Not Joey Pipia...
Orson Welles is not normally associated with magic. I watched a one man show Friday night about the man, and while magic was a small part of this show, a little searching reveals much about Orson that is Magical. And I don't mean just amazing movies.
Instead, Orson was smitten by what you could only call, the magic bug.
His two most memorable creations to me are the movie, Citizen Kane, and the Mercury Theatre on the Air, radio version of War of the Worlds. Both are steeped in mystery. The movie is about the quest to answer the question, “what, or who, is rosebud?” which is only revealed in the final moment. The radio play is filled with panicked Americans and terror from another world. Interestingly, both are about a secret.
Orson was prolific in his effort to perform as a magician. He claims to have learned his first piece magic from none other than Houdini himself. A few examples of “Magic Orson” follow.
The Mercury Theatre Wonder Show. This was a knock-your-socks-off extravaganza set in custom made tent seating 1500 audience members. The show ran August 3–September 9, 1943 in the heart of Hollywood. The show ran 150 minutes and starred, “Orson the Magnificent,” and many other members of his Mercury buddies, including Orson's wife, Rita Haywood.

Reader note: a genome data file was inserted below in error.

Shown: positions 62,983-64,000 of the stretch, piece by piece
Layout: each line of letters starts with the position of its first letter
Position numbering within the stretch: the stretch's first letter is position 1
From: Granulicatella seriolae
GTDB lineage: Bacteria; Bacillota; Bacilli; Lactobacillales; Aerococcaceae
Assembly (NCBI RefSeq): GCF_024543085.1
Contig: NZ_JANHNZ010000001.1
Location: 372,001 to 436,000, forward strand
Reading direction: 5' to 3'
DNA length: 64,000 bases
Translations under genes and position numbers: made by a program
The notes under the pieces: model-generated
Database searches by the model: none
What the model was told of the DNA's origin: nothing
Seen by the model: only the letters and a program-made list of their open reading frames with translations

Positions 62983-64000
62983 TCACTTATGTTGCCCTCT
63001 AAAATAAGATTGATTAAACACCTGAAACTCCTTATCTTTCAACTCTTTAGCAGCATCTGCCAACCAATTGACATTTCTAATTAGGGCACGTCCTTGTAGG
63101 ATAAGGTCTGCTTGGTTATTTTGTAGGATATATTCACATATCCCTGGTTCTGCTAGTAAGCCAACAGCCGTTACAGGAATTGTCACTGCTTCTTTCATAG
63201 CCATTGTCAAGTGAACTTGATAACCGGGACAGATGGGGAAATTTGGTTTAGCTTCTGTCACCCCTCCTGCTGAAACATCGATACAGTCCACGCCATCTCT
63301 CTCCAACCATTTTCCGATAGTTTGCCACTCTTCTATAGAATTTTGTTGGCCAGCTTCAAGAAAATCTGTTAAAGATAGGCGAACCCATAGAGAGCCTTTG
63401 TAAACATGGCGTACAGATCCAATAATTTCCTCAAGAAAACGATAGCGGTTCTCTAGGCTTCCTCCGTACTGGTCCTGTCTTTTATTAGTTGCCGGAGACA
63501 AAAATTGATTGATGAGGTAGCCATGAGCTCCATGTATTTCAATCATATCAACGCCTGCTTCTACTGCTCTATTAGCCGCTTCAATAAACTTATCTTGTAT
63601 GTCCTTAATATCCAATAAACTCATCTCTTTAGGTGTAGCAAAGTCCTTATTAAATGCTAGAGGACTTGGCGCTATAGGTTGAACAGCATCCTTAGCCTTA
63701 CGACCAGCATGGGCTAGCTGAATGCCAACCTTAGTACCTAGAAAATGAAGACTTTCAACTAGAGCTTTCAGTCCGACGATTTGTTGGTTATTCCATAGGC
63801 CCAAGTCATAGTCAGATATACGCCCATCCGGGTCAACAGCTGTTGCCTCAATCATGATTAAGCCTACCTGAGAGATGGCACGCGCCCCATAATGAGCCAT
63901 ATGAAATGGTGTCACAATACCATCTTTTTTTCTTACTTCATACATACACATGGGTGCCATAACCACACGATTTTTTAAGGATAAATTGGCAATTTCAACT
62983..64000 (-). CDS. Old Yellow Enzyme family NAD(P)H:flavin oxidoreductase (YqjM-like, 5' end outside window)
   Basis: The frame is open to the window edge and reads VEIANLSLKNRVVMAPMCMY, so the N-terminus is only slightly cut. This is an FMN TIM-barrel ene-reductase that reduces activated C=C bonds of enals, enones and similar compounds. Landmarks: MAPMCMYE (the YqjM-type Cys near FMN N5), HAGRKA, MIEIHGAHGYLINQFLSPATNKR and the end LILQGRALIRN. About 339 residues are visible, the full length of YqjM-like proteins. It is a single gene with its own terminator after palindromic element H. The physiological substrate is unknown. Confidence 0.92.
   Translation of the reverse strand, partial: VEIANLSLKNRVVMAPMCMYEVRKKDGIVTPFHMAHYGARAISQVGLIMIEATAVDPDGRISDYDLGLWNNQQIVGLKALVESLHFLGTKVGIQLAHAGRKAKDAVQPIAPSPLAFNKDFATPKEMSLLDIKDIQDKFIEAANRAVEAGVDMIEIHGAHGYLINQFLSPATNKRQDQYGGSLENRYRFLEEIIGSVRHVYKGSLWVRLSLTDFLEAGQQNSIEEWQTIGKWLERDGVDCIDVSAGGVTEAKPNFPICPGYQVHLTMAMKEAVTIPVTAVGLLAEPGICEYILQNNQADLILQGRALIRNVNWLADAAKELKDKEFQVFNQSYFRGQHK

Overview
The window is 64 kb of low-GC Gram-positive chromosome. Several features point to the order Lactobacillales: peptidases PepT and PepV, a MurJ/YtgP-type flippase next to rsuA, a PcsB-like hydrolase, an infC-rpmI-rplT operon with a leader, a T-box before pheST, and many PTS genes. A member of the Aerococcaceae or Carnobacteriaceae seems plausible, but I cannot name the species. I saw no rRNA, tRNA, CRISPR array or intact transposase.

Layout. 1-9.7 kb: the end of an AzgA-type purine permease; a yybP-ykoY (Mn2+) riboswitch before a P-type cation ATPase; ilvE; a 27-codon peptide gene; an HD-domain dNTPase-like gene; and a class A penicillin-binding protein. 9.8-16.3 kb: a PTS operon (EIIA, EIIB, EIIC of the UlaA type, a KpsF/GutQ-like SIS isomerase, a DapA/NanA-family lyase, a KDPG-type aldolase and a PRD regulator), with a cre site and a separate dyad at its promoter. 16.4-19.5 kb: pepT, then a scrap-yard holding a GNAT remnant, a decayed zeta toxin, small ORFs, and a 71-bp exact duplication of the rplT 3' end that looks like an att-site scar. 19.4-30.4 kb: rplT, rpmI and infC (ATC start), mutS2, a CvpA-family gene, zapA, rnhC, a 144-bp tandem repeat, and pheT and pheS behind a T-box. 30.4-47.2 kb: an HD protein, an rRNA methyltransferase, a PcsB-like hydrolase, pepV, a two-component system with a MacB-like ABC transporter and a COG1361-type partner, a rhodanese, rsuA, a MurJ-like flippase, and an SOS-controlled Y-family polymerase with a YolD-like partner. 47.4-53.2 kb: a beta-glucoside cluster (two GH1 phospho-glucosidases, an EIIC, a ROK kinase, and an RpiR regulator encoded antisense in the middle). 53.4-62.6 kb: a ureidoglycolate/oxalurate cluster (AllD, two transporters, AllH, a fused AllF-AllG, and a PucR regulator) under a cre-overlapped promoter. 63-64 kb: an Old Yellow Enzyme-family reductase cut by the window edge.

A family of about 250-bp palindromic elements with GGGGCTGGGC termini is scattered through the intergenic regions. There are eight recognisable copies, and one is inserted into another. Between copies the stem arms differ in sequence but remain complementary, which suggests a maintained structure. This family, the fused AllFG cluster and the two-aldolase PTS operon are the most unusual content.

My favorite tease from the poster is this attraction: “The Human Sewing Machine,” which, according to the poster, says must be seen to be believed. Such hyperbole!
Orson Welles appeared in Las Vegas doing a magic show and recitations of Shakespeare.
He appeared as a magical guest on Merv Griffen, hosted Copperfield's first special on CBS TV show, and made appearances on many TV shows throughout his career
An entire episode of “I love Lucy” featured Orson as a magician as well as an actor.